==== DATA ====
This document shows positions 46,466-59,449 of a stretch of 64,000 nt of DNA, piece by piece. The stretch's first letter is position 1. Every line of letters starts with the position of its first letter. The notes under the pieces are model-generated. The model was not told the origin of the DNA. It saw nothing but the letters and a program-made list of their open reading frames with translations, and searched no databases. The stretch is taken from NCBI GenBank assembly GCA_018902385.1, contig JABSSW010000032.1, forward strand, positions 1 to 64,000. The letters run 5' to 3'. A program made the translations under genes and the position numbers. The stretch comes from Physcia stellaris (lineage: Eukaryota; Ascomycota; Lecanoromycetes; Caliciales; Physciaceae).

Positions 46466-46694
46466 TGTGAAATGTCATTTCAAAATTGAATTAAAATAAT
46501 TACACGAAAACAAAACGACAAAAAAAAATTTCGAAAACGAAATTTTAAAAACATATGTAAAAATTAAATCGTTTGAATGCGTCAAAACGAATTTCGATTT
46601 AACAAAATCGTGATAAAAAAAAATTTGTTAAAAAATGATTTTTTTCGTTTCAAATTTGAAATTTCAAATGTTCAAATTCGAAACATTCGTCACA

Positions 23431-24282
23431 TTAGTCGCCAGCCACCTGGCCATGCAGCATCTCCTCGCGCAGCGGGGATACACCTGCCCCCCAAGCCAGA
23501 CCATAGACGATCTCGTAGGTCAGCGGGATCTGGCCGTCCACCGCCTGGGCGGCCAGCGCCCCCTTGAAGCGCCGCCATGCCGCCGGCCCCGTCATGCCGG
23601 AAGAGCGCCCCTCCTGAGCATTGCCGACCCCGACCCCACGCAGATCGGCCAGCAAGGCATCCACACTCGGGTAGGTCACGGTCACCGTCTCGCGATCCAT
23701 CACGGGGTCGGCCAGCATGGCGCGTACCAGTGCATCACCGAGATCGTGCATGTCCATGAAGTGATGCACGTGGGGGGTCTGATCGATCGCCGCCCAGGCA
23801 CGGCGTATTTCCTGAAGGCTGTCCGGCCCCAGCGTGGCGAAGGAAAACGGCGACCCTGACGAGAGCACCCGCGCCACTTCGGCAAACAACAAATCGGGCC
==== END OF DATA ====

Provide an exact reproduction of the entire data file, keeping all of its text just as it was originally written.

This document shows positions 46,466-59,449 of a stretch of 64,000 nt of DNA, piece by piece. The stretch's first letter is position 1. Every line of letters starts with the position of its first letter. The notes under the pieces are model-generated. The model was not told the origin of the DNA. It saw nothing but the letters and a program-made list of their open reading frames with translations, and searched no databases. The stretch is taken from NCBI GenBank assembly GCA_018902385.1, contig JABSSW010000032.1, forward strand, positions 1 to 64,000. The letters run 5' to 3'. A program made the translations under genes and the position numbers. The stretch comes from Physcia stellaris (lineage: Eukaryota; Ascomycota; Lecanoromycetes; Caliciales; Physciaceae).

Positions 46466-46694
46466 TGTGAAATGTCATTTCAAAATTGAATTAAAATAAT
46501 TACACGAAAACAAAACGACAAAAAAAAATTTCGAAAACGAAATTTTAAAAACATATGTAAAAATTAAATCGTTTGAATGCGTCAAAACGAATTTCGATTT
46601 AACAAAATCGTGATAAAAAAAAATTTGTTAAAAAATGATTTTTTTCGTTTCAAATTTGAAATTTCAAATGTTCAAATTCGAAACATTCGTCACA

Positions 23431-24282
23431 TTAGTCGCCAGCCACCTGGCCATGCAGCATCTCCTCGCGCAGCGGGGATACACCTGCCCCCCAAGCCAGA
23501 CCATAGACGATCTCGTAGGTCAGCGGGATCTGGCCGTCCACCGCCTGGGCGGCCAGCGCCCCCTTGAAGCGCCGCCATGCCGCCGGCCCCGTCATGCCGG
23601 AAGAGCGCCCCTCCTGAGCATTGCCGACCCCGACCCCACGCAGATCGGCCAGCAAGGCATCCACACTCGGGTAGGTCACGGTCACCGTCTCGCGATCCAT
23701 CACGGGGTCGGCCAGCATGGCGCGTACCAGTGCATCACCGAGATCGTGCATGTCCATGAAGTGATGCACGTGGGGGGTCTGATCGATCGCCGCCCAGGCA
23801 CGGCGTATTTCCTGAAGGCTGTCCGGCCCCAGCGTGGCGAAGGAAAACGGCGACCCTGACGAGAGCACCCGCGCCACTTCGGCAAACAACAAATCGGGCC